Best viewed in 800x600 HiColor(16-bit)+ res with
Netscape 3 while in a comfy chair, sipping a piña colada.
Christians, Jews, Muslims, Bhuddists, Hindus, Shintoists, Taoists, Confucianists, Babists, Braminists, Gentoos, Bhebers, Gnostics, Jains, Lamaites, Magians, Mandaeans, Mohammedans, Moslems, Parsis, Sabaeans, Sikhs, Theosophists, Vedantists, Yogists, and Zoroastrians all believe in two things. No, not in a divine power, not in magic and the supernatural, not in miracles. Two very essential things.
First, they all believe in faith. Faith has been scientifically proven to aid in times of need.
Scientists had a collection of patients with identical conditions and told several religious people to pray for some of the patients, even from the other side of the world. The patients, who didn't know which were being prayed for, simply layed there, getting identical treatments. The result was that those being prayed for improved more than those without prayer. Note that there was no specified religion. No religion was needed at all; it was faith that was needed, religion simply focuses and draws faith.
The second essential of religion is more essential yet less desirable. Religion is power. It was initially created to explain the un-explainable, the birth of the heavens and the Earth, why miracles happen, and why things work they way they do. Or was it? No, religion is more. MUCH more. Religion was created for three purposes. First, to explain the unexplainable. Second, to control and focus faith (so that it wouldn't get out of control, and to control the public's beliefs). Third, to establish control over the people, to establish unquestioned government. Every major religion finds its origins in a nation. Every major religion has its own rules, laws, regulations, punishments, and requirements of the people. This second essential of religion is government. Government was created for three purposes: To explain things (often through sanctioned science or religion), to hold faith ("In God, We Trust"), and to establish control over people.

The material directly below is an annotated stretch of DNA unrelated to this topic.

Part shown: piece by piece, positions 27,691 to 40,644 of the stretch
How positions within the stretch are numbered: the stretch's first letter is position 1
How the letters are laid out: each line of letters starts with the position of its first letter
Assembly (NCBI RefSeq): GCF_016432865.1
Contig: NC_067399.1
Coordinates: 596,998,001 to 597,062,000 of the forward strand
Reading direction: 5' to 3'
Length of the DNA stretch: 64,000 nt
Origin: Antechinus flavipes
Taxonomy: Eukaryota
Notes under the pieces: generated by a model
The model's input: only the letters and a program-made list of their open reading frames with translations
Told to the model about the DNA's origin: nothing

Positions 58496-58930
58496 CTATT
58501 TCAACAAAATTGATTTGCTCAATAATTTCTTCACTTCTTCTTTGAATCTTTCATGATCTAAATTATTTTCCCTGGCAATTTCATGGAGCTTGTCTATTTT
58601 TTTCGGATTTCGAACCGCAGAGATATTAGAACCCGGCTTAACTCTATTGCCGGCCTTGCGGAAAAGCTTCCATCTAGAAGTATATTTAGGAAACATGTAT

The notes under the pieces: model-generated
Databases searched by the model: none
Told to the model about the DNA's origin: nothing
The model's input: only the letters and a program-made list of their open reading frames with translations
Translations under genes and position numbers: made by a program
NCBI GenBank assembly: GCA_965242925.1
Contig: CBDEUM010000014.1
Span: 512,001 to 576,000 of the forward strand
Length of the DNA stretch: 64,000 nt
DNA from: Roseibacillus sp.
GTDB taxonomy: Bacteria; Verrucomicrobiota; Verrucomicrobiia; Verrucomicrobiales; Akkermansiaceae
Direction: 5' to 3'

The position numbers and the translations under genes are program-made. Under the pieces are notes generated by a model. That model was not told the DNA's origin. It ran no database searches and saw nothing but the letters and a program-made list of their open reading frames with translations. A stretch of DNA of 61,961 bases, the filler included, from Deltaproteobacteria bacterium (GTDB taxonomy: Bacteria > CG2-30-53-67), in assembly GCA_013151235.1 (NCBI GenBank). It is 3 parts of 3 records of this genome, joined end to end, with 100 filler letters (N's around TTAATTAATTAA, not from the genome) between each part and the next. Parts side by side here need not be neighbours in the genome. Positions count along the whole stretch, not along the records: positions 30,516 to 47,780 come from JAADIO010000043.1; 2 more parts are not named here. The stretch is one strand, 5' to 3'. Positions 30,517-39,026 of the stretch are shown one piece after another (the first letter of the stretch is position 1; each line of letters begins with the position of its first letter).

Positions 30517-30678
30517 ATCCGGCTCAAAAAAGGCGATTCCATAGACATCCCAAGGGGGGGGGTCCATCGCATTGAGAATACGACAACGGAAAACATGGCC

The second belief of religion explains why it is so difficult to separate church and state; they were both drawn for the same purpose, with only one difference: religion has a firmer grasp and controls more than the modern government does.
Religion = Government + Culture
So what is religion? Why is religion? Religion is power through government and faith. Religion is government taken a step further, adding culture and more powerful rules regarding the unknown and the feared (like faith in war, death, pain, etc). Hark! But is there a third part of religion? Yes. The third section is culture. A religion can be created to draw people together; UNITY. This is arguably the greatest aspect of religion. Perhaps culture and unity are the core behind religion, more important than explaining the unknown, more important than holding faith. Then why is this the third and last of the essentials to religion? Culture is the sum of the two previous portions of religion. Perhaps it is not a section but religion itself.